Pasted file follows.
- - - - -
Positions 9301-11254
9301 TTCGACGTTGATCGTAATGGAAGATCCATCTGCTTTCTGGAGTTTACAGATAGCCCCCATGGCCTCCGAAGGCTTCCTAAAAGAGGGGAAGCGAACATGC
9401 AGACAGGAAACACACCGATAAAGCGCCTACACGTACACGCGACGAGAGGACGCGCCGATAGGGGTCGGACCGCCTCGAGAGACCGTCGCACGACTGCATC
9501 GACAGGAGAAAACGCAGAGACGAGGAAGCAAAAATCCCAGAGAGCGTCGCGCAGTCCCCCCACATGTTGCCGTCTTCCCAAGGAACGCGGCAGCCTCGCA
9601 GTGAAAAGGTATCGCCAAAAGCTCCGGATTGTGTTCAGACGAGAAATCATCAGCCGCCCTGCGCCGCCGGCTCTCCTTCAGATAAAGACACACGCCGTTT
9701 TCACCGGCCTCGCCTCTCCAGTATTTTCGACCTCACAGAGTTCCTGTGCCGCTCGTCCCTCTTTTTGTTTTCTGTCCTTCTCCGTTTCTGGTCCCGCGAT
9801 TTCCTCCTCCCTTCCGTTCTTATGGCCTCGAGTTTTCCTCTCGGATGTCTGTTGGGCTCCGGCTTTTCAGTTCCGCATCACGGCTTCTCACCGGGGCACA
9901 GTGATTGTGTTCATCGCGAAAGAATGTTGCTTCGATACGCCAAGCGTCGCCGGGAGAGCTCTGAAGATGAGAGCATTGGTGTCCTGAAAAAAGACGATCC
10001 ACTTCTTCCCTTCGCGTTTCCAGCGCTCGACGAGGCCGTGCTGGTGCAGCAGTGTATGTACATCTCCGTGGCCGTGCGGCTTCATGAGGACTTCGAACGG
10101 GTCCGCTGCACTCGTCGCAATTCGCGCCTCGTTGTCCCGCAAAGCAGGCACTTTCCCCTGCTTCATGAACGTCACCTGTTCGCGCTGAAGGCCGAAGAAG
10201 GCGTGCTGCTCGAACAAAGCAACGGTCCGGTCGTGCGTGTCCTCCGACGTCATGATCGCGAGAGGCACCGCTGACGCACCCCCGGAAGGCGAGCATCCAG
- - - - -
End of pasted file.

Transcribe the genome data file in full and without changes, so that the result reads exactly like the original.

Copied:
Positions 9301-11254
9301 TTCGACGTTGATCGTAATGGAAGATCCATCTGCTTTCTGGAGTTTACAGATAGCCCCCATGGCCTCCGAAGGCTTCCTAAAAGAGGGGAAGCGAACATGC
9401 AGACAGGAAACACACCGATAAAGCGCCTACACGTACACGCGACGAGAGGACGCGCCGATAGGGGTCGGACCGCCTCGAGAGACCGTCGCACGACTGCATC
9501 GACAGGAGAAAACGCAGAGACGAGGAAGCAAAAATCCCAGAGAGCGTCGCGCAGTCCCCCCACATGTTGCCGTCTTCCCAAGGAACGCGGCAGCCTCGCA
9601 GTGAAAAGGTATCGCCAAAAGCTCCGGATTGTGTTCAGACGAGAAATCATCAGCCGCCCTGCGCCGCCGGCTCTCCTTCAGATAAAGACACACGCCGTTT
9701 TCACCGGCCTCGCCTCTCCAGTATTTTCGACCTCACAGAGTTCCTGTGCCGCTCGTCCCTCTTTTTGTTTTCTGTCCTTCTCCGTTTCTGGTCCCGCGAT
9801 TTCCTCCTCCCTTCCGTTCTTATGGCCTCGAGTTTTCCTCTCGGATGTCTGTTGGGCTCCGGCTTTTCAGTTCCGCATCACGGCTTCTCACCGGGGCACA
9901 GTGATTGTGTTCATCGCGAAAGAATGTTGCTTCGATACGCCAAGCGTCGCCGGGAGAGCTCTGAAGATGAGAGCATTGGTGTCCTGAAAAAAGACGATCC
10001 ACTTCTTCCCTTCGCGTTTCCAGCGCTCGACGAGGCCGTGCTGGTGCAGCAGTGTATGTACATCTCCGTGGCCGTGCGGCTTCATGAGGACTTCGAACGG
10101 GTCCGCTGCACTCGTCGCAATTCGCGCCTCGTTGTCCCGCAAAGCAGGCACTTTCCCCTGCTTCATGAACGTCACCTGTTCGCGCTGAAGGCCGAAGAAG
10201 GCGTGCTGCTCGAACAAAGCAACGGTCCGGTCGTGCGTGTCCTCCGACGTCATGATCGCGAGAGGCACCGCTGACGCACCCCCGGAAGGCGAGCATCCAG